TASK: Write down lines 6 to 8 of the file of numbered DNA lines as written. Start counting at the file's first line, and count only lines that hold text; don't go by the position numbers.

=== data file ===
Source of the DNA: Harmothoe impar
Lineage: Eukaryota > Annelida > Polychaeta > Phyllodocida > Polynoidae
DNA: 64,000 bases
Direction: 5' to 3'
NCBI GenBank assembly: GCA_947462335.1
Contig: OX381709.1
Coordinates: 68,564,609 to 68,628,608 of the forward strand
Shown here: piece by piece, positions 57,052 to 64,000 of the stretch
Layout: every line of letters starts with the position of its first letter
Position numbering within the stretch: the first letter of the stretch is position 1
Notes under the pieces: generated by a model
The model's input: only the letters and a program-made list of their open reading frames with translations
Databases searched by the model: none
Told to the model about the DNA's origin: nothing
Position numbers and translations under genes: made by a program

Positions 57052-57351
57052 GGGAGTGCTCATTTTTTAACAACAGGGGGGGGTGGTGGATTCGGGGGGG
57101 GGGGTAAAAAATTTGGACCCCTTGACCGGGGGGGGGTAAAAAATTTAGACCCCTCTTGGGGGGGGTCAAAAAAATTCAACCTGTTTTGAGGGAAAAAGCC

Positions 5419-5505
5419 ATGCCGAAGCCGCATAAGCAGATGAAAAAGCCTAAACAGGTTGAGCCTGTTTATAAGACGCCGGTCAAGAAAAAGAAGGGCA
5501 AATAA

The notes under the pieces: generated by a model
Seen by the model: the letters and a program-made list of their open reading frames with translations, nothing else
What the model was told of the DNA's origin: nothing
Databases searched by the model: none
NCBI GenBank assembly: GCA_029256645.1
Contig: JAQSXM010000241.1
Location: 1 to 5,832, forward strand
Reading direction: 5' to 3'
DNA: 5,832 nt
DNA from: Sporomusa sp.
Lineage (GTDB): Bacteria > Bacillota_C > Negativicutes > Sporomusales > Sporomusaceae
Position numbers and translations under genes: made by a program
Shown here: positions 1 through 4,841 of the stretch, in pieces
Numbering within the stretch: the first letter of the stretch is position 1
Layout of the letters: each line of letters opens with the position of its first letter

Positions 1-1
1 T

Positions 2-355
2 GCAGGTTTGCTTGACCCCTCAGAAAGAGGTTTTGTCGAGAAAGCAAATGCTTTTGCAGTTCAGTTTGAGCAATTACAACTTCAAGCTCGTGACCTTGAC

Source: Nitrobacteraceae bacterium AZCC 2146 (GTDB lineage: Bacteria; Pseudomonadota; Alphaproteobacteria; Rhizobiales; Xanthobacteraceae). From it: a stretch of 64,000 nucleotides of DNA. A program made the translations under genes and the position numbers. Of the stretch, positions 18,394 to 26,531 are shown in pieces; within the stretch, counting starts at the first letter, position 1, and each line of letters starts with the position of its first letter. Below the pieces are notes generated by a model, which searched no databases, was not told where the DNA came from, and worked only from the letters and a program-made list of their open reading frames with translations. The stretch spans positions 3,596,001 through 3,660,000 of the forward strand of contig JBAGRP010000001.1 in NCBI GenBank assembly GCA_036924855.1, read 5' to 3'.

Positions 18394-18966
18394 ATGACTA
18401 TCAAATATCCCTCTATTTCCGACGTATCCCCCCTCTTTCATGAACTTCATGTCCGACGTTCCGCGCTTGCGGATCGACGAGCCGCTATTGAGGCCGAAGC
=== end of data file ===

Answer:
Contig: OX381709.1
Coordinates: 68,564,609 to 68,628,608 of the forward strand
Shown here: piece by piece, positions 57,052 to 64,000 of the stretch